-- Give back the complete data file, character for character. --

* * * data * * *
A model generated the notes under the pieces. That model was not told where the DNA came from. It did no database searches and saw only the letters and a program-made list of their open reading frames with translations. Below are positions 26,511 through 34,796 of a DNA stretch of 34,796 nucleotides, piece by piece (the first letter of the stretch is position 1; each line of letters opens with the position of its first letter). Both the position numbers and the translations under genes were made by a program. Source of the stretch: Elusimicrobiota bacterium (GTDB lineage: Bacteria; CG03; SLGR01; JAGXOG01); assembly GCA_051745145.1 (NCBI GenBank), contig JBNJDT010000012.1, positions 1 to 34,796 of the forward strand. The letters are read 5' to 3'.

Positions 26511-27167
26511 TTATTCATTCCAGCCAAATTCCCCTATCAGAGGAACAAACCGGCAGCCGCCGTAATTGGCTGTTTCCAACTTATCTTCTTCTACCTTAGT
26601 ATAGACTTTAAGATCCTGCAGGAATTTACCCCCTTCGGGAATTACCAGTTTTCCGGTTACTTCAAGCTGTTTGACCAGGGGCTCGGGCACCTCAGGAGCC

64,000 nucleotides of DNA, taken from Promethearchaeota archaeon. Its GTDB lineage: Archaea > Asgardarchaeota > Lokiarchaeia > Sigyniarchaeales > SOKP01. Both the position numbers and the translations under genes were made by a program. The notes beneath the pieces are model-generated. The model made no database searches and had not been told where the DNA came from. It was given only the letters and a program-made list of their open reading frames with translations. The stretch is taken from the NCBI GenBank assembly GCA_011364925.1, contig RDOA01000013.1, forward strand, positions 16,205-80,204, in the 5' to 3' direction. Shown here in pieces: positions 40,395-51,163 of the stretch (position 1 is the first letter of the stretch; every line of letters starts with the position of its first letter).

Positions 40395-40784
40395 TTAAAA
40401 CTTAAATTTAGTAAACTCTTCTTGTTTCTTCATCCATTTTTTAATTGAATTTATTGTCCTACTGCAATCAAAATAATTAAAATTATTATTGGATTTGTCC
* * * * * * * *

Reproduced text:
A model generated the notes under the pieces. That model was not told where the DNA came from. It did no database searches and saw only the letters and a program-made list of their open reading frames with translations. Below are positions 26,511 through 34,796 of a DNA stretch of 34,796 nucleotides, piece by piece (the first letter of the stretch is position 1; each line of letters opens with the position of its first letter). Both the position numbers and the translations under genes were made by a program. Source of the stretch: Elusimicrobiota bacterium (GTDB lineage: Bacteria; CG03; SLGR01; JAGXOG01); assembly GCA_051745145.1 (NCBI GenBank), contig JBNJDT010000012.1, positions 1 to 34,796 of the forward strand. The letters are read 5' to 3'.

Positions 26511-27167
26511 TTATTCATTCCAGCCAAATTCCCCTATCAGAGGAACAAACCGGCAGCCGCCGTAATTGGCTGTTTCCAACTTATCTTCTTCTACCTTAGT
26601 ATAGACTTTAAGATCCTGCAGGAATTTACCCCCTTCGGGAATTACCAGTTTTCCGGTTACTTCAAGCTGTTTGACCAGGGGCTCGGGCACCTCAGGAGCC

64,000 nucleotides of DNA, taken from Promethearchaeota archaeon. Its GTDB lineage: Archaea > Asgardarchaeota > Lokiarchaeia > Sigyniarchaeales > SOKP01. Both the position numbers and the translations under genes were made by a program. The notes beneath the pieces are model-generated. The model made no database searches and had not been told where the DNA came from. It was given only the letters and a program-made list of their open reading frames with translations. The stretch is taken from the NCBI GenBank assembly GCA_011364925.1, contig RDOA01000013.1, forward strand, positions 16,205-80,204, in the 5' to 3' direction. Shown here in pieces: positions 40,395-51,163 of the stretch (position 1 is the first letter of the stretch; every line of letters starts with the position of its first letter).

Positions 40395-40784
40395 TTAAAA
40401 CTTAAATTTAGTAAACTCTTCTTGTTTCTTCATCCATTTTTTAATTGAATTTATTGTCCTACTGCAATCAAAATAATTAAAATTATTATTGGATTTGTCC